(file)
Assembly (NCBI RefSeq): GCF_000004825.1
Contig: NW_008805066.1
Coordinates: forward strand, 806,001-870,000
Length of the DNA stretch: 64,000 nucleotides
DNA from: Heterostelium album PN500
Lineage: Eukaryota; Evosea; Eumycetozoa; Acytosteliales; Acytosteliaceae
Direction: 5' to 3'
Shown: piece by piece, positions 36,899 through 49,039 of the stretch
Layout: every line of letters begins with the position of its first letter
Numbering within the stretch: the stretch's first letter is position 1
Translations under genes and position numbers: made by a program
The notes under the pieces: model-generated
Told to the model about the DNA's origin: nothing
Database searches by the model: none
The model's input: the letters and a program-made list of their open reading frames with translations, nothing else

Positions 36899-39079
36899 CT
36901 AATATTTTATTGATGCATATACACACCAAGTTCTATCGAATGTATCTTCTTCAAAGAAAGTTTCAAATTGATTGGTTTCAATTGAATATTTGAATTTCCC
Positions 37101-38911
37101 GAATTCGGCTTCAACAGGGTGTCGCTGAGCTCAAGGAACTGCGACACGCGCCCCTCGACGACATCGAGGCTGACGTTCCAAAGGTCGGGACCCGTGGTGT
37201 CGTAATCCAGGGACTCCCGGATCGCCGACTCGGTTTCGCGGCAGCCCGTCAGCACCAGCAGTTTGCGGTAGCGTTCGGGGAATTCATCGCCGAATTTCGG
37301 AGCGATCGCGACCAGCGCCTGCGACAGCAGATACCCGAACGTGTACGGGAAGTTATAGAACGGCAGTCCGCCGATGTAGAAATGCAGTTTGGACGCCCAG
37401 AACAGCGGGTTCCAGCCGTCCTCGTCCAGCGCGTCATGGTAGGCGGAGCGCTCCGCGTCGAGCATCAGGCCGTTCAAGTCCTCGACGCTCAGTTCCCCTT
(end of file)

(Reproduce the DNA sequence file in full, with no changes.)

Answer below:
Assembly (NCBI RefSeq): GCF_000004825.1
Contig: NW_008805066.1
Coordinates: forward strand, 806,001-870,000
Length of the DNA stretch: 64,000 nucleotides
DNA from: Heterostelium album PN500
Lineage: Eukaryota; Evosea; Eumycetozoa; Acytosteliales; Acytosteliaceae
Direction: 5' to 3'
Shown: piece by piece, positions 36,899 through 49,039 of the stretch
Layout: every line of letters begins with the position of its first letter
Numbering within the stretch: the stretch's first letter is position 1
Translations under genes and position numbers: made by a program
The notes under the pieces: model-generated
Told to the model about the DNA's origin: nothing
Database searches by the model: none
The model's input: the letters and a program-made list of their open reading frames with translations, nothing else

Positions 36899-39079
36899 CT
36901 AATATTTTATTGATGCATATACACACCAAGTTCTATCGAATGTATCTTCTTCAAAGAAAGTTTCAAATTGATTGGTTTCAATTGAATATTTGAATTTCCC
Positions 37101-38911
37101 GAATTCGGCTTCAACAGGGTGTCGCTGAGCTCAAGGAACTGCGACACGCGCCCCTCGACGACATCGAGGCTGACGTTCCAAAGGTCGGGACCCGTGGTGT
37201 CGTAATCCAGGGACTCCCGGATCGCCGACTCGGTTTCGCGGCAGCCCGTCAGCACCAGCAGTTTGCGGTAGCGTTCGGGGAATTCATCGCCGAATTTCGG
37301 AGCGATCGCGACCAGCGCCTGCGACAGCAGATACCCGAACGTGTACGGGAAGTTATAGAACGGCAGTCCGCCGATGTAGAAATGCAGTTTGGACGCCCAG
37401 AACAGCGGGTTCCAGCCGTCCTCGTCCAGCGCGTCATGGTAGGCGGAGCGCTCCGCGTCGAGCATCAGGCCGTTCAAGTCCTCGACGCTCAGTTCCCCTT